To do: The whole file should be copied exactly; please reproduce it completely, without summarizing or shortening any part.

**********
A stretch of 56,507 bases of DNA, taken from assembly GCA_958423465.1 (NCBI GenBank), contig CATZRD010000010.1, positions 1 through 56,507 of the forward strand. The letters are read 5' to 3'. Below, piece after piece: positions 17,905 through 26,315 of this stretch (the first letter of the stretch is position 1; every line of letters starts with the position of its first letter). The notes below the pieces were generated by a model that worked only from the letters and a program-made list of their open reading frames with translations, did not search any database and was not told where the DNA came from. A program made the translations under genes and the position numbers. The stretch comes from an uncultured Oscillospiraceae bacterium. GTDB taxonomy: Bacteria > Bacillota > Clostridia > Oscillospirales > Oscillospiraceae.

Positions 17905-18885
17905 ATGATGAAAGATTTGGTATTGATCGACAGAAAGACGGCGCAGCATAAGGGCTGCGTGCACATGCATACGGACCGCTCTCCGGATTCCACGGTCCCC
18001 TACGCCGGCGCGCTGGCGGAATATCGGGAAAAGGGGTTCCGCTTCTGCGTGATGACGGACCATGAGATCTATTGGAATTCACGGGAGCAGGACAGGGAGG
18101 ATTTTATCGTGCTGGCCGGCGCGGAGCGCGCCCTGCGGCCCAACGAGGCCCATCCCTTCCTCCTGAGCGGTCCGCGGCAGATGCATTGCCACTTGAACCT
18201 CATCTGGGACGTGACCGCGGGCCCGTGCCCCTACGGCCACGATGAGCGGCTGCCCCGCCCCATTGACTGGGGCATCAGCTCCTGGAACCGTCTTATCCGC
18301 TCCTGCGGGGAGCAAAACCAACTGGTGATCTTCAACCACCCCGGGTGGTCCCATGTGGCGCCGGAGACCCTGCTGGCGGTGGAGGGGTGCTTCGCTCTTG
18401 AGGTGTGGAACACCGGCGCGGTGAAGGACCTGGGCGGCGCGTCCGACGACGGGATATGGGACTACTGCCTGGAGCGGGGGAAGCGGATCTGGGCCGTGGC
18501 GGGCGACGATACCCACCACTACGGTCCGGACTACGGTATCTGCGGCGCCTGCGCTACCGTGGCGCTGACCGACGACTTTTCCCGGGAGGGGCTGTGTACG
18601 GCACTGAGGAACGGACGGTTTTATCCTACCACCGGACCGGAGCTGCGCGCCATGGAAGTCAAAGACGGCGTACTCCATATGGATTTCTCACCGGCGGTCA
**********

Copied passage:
A stretch of 56,507 bases of DNA, taken from assembly GCA_958423465.1 (NCBI GenBank), contig CATZRD010000010.1, positions 1 through 56,507 of the forward strand. The letters are read 5' to 3'. Below, piece after piece: positions 17,905 through 26,315 of this stretch (the first letter of the stretch is position 1; every line of letters starts with the position of its first letter). The notes below the pieces were generated by a model that worked only from the letters and a program-made list of their open reading frames with translations, did not search any database and was not told where the DNA came from. A program made the translations under genes and the position numbers. The stretch comes from an uncultured Oscillospiraceae bacterium. GTDB taxonomy: Bacteria > Bacillota > Clostridia > Oscillospirales > Oscillospiraceae.

Positions 17905-18885
17905 ATGATGAAAGATTTGGTATTGATCGACAGAAAGACGGCGCAGCATAAGGGCTGCGTGCACATGCATACGGACCGCTCTCCGGATTCCACGGTCCCC
18001 TACGCCGGCGCGCTGGCGGAATATCGGGAAAAGGGGTTCCGCTTCTGCGTGATGACGGACCATGAGATCTATTGGAATTCACGGGAGCAGGACAGGGAGG
18101 ATTTTATCGTGCTGGCCGGCGCGGAGCGCGCCCTGCGGCCCAACGAGGCCCATCCCTTCCTCCTGAGCGGTCCGCGGCAGATGCATTGCCACTTGAACCT
18201 CATCTGGGACGTGACCGCGGGCCCGTGCCCCTACGGCCACGATGAGCGGCTGCCCCGCCCCATTGACTGGGGCATCAGCTCCTGGAACCGTCTTATCCGC
18301 TCCTGCGGGGAGCAAAACCAACTGGTGATCTTCAACCACCCCGGGTGGTCCCATGTGGCGCCGGAGACCCTGCTGGCGGTGGAGGGGTGCTTCGCTCTTG
18401 AGGTGTGGAACACCGGCGCGGTGAAGGACCTGGGCGGCGCGTCCGACGACGGGATATGGGACTACTGCCTGGAGCGGGGGAAGCGGATCTGGGCCGTGGC
18501 GGGCGACGATACCCACCACTACGGTCCGGACTACGGTATCTGCGGCGCCTGCGCTACCGTGGCGCTGACCGACGACTTTTCCCGGGAGGGGCTGTGTACG
18601 GCACTGAGGAACGGACGGTTTTATCCTACCACCGGACCGGAGCTGCGCGCCATGGAAGTCAAAGACGGCGTACTCCATATGGATTTCTCACCGGCGGTCA